Ellis Mackenzie is a research consultant at Sustineo and has made significant contribution to the successful completion of a range of projects. He’s a graduate of the Australian National University’s College of Arts and Social Sciences, where he specialised in environmental and development studies. Sustineo congratulates him on his one-year anniversary with us. In an interview with Asenati Liki he shares his experiences from working on a variety of Sustineo projects over the past year.
You’ve just completed your first year with Sustineo (congratulations!). What are the highlights from this year?
A year ago I never could have imagined the places that I have got to visit as part of my work. My trips to Tonga, Fiji and Papua New Guinea would have to be a highlight. Getting to travel to the Pacific for the first time has provided me with opportunities to visit incredible places, meet amazing people and work on meaningful projects. There is a distinct richness and beauty to the Pacific and the many diverse Pacific Islanders that live there. Working on several projects that are focused on the Pacific has definitely made me more aware of the complex development challenges that exist in the region which warrant increased attention.
What has been your biggest learning experience?
I have found myself learning something new on every project. Whether that be working with leading academics at the Australian National University who I admire or working with in-country partners in the Pacific who are experts in their field, I am constantly reflecting on the ways in which I can approach research differently.
Going to a foreign country to work with in-country partners is always an eye opening and inspiring experience. An example that really influenced me was working on ACIAR’s socio-economic impact study of pearl-based livelihoods with the Ministry of Fisheries in Tonga and Fiji. I got to learn about the importance of sustainable rural livelihood opportunities, which are heightened in climate vulnerable areas like the Islands of Fiji and Tonga.
This trip also provided me with an opportunity to hone my touch footy skills… thankfully it was only touch!
What are you most proud of from your time at Sustineo?
On a local scale I have really enjoyed being involved as a supervisor for student projects at the Australian National University. I know as a student at ANU, I really appreciated my internship opportunities where I worked on real world projects and learned a stack from several memorable supervisors and mentors. Having an opportunity to return the favour to an extent and provide guidance to students is something I have really enjoyed and learned a lot from.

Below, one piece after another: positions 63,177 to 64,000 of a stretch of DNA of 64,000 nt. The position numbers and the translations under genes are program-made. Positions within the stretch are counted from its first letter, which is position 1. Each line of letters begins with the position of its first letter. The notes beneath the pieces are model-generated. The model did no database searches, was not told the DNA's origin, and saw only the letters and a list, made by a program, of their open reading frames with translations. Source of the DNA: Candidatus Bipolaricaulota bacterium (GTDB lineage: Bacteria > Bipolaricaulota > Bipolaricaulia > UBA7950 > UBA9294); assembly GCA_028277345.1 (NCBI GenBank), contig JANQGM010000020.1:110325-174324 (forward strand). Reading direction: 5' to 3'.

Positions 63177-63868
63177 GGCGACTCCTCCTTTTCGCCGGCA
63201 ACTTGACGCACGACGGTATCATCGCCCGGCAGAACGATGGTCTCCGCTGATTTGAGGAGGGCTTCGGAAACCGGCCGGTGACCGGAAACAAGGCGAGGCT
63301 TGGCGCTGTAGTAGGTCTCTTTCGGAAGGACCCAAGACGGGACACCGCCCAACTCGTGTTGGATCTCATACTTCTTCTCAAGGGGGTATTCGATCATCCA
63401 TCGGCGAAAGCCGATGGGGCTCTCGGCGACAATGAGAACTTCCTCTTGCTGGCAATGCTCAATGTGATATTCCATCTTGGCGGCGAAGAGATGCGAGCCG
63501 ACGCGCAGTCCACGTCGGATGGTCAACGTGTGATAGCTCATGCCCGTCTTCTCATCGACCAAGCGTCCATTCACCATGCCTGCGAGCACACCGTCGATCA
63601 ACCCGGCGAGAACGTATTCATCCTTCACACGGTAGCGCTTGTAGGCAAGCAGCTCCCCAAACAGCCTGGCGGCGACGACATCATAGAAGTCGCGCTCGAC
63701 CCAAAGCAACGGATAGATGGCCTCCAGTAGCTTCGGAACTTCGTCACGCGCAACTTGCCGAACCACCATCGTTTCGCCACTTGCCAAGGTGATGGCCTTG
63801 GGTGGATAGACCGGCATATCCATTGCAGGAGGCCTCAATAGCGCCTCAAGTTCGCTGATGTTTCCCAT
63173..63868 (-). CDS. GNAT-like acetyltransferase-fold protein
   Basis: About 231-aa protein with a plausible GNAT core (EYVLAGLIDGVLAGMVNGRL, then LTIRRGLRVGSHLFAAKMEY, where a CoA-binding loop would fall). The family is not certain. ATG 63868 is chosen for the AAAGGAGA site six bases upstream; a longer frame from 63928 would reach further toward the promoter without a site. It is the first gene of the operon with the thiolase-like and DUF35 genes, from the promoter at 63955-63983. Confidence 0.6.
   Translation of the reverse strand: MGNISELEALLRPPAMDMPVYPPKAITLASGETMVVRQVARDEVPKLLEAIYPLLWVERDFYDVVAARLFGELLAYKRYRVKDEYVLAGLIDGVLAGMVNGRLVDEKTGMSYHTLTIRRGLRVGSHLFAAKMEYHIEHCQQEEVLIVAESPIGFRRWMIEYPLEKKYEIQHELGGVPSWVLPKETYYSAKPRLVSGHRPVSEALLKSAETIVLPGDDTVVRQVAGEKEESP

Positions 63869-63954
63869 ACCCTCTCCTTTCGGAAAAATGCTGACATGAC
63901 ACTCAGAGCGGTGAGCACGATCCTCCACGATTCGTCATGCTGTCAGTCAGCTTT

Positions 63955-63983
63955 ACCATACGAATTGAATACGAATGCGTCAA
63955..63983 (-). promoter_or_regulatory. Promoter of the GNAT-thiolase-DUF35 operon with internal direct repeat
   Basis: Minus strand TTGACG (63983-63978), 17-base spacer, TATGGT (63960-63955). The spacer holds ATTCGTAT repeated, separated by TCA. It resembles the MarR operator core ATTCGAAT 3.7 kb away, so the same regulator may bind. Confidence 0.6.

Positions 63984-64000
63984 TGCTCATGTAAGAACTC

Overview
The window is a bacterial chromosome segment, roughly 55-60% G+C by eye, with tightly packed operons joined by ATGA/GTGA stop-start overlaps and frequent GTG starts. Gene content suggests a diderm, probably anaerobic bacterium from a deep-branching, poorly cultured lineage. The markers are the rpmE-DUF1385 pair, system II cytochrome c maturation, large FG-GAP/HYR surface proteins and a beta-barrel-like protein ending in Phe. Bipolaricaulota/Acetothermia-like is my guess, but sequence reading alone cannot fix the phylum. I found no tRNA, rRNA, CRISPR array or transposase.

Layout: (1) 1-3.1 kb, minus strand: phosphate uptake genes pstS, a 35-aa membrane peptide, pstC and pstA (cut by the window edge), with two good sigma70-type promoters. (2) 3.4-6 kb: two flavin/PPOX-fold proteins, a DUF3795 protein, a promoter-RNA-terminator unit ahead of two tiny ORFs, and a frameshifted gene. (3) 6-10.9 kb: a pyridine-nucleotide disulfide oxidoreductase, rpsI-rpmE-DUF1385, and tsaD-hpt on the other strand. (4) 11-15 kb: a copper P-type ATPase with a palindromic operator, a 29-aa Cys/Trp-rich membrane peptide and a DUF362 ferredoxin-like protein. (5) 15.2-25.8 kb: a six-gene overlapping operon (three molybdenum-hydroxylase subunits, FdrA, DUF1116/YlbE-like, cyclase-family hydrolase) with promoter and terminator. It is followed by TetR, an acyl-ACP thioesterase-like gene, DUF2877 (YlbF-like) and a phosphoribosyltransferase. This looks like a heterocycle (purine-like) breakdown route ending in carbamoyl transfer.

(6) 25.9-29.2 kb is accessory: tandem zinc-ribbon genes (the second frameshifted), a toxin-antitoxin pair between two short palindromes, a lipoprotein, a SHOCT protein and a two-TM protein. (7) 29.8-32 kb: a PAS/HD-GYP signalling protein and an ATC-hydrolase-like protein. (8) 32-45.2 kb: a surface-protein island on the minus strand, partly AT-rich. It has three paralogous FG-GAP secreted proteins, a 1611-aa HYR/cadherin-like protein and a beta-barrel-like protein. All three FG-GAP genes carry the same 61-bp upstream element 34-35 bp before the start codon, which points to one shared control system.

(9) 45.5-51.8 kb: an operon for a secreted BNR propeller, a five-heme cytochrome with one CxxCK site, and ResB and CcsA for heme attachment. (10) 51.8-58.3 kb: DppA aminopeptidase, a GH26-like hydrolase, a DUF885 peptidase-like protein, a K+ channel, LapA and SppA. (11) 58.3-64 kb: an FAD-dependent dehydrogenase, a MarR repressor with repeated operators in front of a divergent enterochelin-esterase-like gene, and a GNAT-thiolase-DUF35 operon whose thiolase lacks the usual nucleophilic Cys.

Tell us something we don’t know about you.
When I am not working I love to practice mixed martial arts, and I am also enjoying learning to speak Khmer with some very patient Cambodian friends of mine.
What can we expect from you over the next year?
While I can’t predict the future, I hope to be able to continue the line of work that I am doing and build on the skills and experiences I have developed over the last year. Within Sustineo, I am really interested in seeing the next phase of work (i.e. household surveys and broader project Monitoring and Evaluation) on the ACIAR Climate Smart Agriculture project with the Australian National University Climate Change Institute get underway. The project is designed to understand local social networks (how people share and receive information with each other) and Indigenous farming systems and then work to introduce new climate forecasting technology in a manner that is contextually appropriate and locally accessible.
Outside of this, I am hoping to publish some academic research I have been involved in in Cambodia, and pending travel restrictions, potentially travel there again!